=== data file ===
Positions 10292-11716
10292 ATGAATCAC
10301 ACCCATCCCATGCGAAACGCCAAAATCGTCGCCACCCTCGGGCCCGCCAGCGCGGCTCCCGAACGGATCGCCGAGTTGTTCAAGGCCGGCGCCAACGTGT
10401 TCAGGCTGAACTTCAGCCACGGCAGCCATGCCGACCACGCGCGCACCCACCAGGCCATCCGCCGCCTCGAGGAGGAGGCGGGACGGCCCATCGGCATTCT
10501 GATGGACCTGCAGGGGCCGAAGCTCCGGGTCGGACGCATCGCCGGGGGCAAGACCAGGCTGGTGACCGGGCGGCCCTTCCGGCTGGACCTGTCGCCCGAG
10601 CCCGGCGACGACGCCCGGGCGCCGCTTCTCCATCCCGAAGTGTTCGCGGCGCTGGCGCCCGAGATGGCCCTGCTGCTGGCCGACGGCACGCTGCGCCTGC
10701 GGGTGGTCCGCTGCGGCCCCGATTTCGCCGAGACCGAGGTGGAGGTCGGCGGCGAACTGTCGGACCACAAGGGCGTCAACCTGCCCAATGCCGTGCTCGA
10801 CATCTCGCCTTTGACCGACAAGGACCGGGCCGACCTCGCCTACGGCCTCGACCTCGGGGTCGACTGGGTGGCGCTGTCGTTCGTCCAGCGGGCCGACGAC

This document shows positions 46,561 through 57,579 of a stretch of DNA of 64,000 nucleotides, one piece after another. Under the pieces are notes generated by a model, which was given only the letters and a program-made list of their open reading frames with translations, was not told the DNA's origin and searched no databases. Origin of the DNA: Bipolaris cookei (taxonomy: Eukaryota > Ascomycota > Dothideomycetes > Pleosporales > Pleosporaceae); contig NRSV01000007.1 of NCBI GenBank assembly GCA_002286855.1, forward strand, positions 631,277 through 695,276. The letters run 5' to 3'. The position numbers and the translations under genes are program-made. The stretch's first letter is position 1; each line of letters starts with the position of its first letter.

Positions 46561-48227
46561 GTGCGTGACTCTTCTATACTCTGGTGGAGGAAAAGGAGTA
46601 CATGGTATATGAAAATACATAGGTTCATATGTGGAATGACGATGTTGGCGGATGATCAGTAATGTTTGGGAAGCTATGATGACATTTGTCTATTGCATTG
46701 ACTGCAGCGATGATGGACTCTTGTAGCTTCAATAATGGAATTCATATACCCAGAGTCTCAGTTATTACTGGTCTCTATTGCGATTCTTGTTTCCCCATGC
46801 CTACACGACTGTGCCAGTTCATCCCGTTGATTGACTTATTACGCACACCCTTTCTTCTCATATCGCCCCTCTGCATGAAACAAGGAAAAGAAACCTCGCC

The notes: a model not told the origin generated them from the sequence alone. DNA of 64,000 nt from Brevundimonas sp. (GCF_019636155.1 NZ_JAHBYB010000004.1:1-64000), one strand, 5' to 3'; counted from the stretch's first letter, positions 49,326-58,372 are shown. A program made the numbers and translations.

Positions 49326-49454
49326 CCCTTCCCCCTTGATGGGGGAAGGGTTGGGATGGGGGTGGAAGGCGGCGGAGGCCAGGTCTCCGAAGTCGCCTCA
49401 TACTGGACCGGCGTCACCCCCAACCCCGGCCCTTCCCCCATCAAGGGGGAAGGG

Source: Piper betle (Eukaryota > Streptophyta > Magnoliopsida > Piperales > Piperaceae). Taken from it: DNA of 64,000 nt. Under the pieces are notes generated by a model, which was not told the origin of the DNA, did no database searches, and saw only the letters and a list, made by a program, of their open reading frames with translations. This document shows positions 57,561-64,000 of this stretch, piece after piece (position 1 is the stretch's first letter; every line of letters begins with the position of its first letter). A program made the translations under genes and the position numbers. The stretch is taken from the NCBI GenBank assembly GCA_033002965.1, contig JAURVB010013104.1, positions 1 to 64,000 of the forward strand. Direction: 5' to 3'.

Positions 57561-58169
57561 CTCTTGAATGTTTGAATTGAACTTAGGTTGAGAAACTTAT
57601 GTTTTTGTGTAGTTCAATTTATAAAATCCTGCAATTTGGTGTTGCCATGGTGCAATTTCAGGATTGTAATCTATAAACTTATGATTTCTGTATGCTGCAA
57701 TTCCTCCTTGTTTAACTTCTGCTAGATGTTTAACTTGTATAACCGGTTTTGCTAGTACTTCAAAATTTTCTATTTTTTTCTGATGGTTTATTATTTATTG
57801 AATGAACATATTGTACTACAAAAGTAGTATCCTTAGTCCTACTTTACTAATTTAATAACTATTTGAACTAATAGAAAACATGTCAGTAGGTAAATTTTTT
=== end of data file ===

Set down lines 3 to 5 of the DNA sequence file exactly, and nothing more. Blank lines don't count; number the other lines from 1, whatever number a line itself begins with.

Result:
10301 ACCCATCCCATGCGAAACGCCAAAATCGTCGCCACCCTCGGGCCCGCCAGCGCGGCTCCCGAACGGATCGCCGAGTTGTTCAAGGCCGGCGCCAACGTGT
10401 TCAGGCTGAACTTCAGCCACGGCAGCCATGCCGACCACGCGCGCACCCACCAGGCCATCCGCCGCCTCGAGGAGGAGGCGGGACGGCCCATCGGCATTCT
10501 GATGGACCTGCAGGGGCCGAAGCTCCGGGTCGGACGCATCGCCGGGGGCAAGACCAGGCTGGTGACCGGGCGGCCCTTCCGGCTGGACCTGTCGCCCGAG